a gravy train thanksgiving recap

tgFrom left to right: our golden brown deep-fried turkey; my sister assembling her oyster cornbread stuffing; and my favorite green bean casserole, courtesy Martha

I noticed that Thanksgiving for us gets more loud and boisterous for us every year, and the amount of food increases exponentially with the noise.  Back in the early 2000s, we had a dip in both attendance and only adult “kids” around, which made them quieter affairs.  Now, Thanksgiving starts the Monday before and ends the Friday after, and we have built-in theme nights that revolve around Thanksgiving, like Fondue and Chinese Hot Pot Night and Roast Duck with Sticky Rice Night (no, I didn’t get photos this year; I was too busy chowing for two!).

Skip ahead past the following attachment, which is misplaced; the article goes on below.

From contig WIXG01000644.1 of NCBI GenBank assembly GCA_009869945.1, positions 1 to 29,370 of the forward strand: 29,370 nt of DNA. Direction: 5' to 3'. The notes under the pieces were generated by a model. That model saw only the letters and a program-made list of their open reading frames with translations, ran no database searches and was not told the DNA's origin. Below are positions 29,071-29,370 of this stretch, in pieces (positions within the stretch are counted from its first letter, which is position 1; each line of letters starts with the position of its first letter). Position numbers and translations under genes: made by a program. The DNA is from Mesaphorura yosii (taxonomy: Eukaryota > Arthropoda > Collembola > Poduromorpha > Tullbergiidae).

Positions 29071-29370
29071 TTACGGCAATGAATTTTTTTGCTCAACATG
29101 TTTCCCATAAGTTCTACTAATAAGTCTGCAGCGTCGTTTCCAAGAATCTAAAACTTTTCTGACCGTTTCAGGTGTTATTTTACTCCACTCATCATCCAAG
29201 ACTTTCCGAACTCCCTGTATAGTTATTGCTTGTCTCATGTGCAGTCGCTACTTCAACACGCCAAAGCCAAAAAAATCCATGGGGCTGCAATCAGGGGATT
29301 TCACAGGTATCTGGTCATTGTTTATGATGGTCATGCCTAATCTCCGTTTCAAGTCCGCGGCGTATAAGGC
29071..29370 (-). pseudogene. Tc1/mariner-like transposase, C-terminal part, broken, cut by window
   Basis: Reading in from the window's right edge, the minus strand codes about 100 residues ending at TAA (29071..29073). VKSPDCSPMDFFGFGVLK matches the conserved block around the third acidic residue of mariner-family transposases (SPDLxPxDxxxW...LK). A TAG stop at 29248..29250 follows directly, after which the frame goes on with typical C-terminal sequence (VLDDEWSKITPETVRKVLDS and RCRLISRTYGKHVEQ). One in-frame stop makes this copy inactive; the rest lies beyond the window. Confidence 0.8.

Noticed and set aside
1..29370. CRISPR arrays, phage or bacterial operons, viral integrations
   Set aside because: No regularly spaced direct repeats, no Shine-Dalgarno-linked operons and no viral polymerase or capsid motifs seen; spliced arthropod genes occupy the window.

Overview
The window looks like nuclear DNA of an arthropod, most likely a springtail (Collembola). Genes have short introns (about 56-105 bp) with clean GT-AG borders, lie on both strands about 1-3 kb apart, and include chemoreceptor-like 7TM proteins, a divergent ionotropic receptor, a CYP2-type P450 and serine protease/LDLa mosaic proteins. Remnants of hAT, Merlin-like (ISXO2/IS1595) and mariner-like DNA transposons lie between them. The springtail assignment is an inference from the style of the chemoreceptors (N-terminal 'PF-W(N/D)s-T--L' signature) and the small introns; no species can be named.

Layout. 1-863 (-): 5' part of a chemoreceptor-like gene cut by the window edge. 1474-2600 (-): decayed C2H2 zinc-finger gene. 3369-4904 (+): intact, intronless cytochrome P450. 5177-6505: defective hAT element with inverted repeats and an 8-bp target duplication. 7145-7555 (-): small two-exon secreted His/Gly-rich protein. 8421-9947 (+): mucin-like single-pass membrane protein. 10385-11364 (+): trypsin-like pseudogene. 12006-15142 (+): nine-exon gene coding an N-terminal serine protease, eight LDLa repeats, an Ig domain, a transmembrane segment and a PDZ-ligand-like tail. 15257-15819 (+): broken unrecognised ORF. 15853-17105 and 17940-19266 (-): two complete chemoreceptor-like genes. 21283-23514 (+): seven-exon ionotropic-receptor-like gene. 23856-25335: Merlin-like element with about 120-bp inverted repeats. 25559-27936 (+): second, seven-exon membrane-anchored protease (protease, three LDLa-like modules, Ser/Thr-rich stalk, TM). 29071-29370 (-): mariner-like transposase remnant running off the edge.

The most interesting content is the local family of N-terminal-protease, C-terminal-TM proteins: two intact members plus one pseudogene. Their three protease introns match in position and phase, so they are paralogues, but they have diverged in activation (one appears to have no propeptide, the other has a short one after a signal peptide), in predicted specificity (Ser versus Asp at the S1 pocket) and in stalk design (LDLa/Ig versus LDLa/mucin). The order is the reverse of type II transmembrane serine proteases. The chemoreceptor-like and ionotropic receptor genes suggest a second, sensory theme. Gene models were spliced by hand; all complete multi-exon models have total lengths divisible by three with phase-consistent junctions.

6a011570d70884970b017c3444d6ef970b-450wiMy sister Amy’s sweet potatoes involve pushing the potatoes through a ricer for an extra-creamy, fluffy flavor and incorporating her in-laws’ homemade apple butter

This year, my sister Angel added a new twist on our stuffing by whipping up Edward Lee’s cornbread oyster stuffing.  I took her to a local seafood supplier to pick up a bucket of the area’s freshest.  Everyone agreed that the addition of oysters took our love of stuffing to a whole new level.

6a011570d70884970b017d3e73b45e970c-450wiAfter frying the turkey, my dad used the still-hot oil to make 60 egg rolls, which had all disappeared by the following morning (yes, egg rolls + toaster oven = breakfast)

By the way, if you’re looking for a variation on the traditional, gloopy canned-mushroom soup based green bean casserole, this one by Martha using a bechamel base has been my favorite for years.  Its festive incorporation of red bell peppers means it’s Christmas-friendly, too, right?

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And as for the kid and noise factor, I’m a big fan.  Huge, actually.